Barnes, S., Brown, K. W., Krusemark, E., Campbell, W. K., & Rogge, R. D. (2007). The role of mindfulness in romantic relationship satisfaction and responses to relationship stress. Journal of marital and family therapy, 33(4), 482-500.

Cahn, B. R., & Polich, J. (2006). Meditation states and traits: EEG, ERP, and neuroimaging studies. Psychological bulletin, 132(2), 180.

Chambers, R., Lo, B. C. Y., & Allen, N. B. (2008). The impact of intensive mindfulness training on attentional control, cognitive style, and affect. Cognitive therapy and research, 32(3), 303-322.

Davidson, R. J. (2010). Empirical explorations of mindfulness: conceptual and methodological conundrums.

Dekeyser, M., Raes, F., Leijssen, M., Leysen, S., & Dewulf, D. (2008). Mindfulness skills and interpersonal behaviour. Personality and Individual Differences, 44(5), 1235-1245.

Farb, N. A., Anderson, A. K., Mayberg, H., Bean, J., McKeon, D., & Segal, Z. V. (2010). Minding one’s emotions: mindfulness training alters the neural expression of sadness. Emotion, 10(1), 25.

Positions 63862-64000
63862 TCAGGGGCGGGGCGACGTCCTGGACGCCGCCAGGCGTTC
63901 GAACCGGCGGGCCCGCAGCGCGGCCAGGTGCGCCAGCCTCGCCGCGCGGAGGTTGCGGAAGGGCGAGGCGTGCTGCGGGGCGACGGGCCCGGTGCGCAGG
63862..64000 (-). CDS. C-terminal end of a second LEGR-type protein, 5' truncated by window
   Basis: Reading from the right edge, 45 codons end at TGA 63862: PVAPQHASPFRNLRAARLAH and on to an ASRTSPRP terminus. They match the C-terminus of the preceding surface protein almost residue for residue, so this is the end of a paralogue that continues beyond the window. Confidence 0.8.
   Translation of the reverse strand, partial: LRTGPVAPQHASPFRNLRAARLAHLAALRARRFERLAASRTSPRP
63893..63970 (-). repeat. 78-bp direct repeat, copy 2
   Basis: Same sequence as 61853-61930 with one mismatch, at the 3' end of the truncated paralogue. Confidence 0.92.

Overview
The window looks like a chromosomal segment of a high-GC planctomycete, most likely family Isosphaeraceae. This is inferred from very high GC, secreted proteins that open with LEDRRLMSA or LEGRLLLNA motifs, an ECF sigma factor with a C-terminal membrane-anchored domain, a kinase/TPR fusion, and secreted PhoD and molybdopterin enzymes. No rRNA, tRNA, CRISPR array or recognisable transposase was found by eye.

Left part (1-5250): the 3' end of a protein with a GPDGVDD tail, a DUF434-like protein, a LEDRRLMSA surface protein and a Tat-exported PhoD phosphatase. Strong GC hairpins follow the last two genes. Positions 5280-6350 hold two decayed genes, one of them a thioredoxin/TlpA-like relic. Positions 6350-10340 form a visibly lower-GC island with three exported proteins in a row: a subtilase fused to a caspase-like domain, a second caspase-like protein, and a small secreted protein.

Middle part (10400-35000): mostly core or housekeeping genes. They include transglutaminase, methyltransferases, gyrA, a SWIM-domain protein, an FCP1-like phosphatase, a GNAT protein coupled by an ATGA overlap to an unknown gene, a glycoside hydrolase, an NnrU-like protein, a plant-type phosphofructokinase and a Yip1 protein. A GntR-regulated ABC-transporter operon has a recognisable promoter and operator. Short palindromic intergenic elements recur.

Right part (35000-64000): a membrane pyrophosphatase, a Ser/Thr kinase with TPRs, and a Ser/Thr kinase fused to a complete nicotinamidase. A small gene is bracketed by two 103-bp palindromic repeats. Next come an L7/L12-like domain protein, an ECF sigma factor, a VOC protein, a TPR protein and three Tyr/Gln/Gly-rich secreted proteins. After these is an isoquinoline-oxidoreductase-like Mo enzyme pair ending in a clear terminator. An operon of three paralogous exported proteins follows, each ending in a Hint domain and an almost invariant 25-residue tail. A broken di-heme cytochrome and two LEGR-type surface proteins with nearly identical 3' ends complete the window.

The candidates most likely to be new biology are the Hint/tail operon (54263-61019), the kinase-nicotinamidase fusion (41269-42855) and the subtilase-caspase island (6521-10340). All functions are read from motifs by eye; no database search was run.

Jha, A. P., Stanley, E. A., Kiyonaga, A., Wong, L., & Gelfand, L. (2010). Examining the protective effects of mindfulness training on working memory capacity and affective experience. Emotion, 10(1), 54.

Moore, A., & Malinowski, P. (2009). Meditation, mindfulness and cognitive flexibility. Consciousness and cognition, 18(1), 176-186.

Mrazek, M. D., Franklin, M. S., Phillips, D. T., Baird, B., & Schooler, J. W. (2013). Mindfulness training improves working memory capacity and GRE performance while reducing mind wandering. Psychological science, 24(5), 776-781.

Ortner, C. N., Kilner, S. J., & Zelazo, P. D. (2007). Mindfulness meditation and reduced emotional interference on a cognitive task. Motivation and emotion, 31(4), 271-283.

Siegel, D. J. (2007). Mindfulness training and neural integration: differentiation of distinct streams of awareness and the cultivation of well-being. Social cognitive and affective neuroscience, 2(4), 259-263.

Wachs, K., & Cordova, J. V. (2007). Mindful relating: Exploring mindfulness and emotion repertoires in intimate relationships. Journal of Marital and Family therapy, 33(4), 464-481.

Williams, J. M. G. (2010). Mindfulness and psychological process. Emotion, 10(1), 1.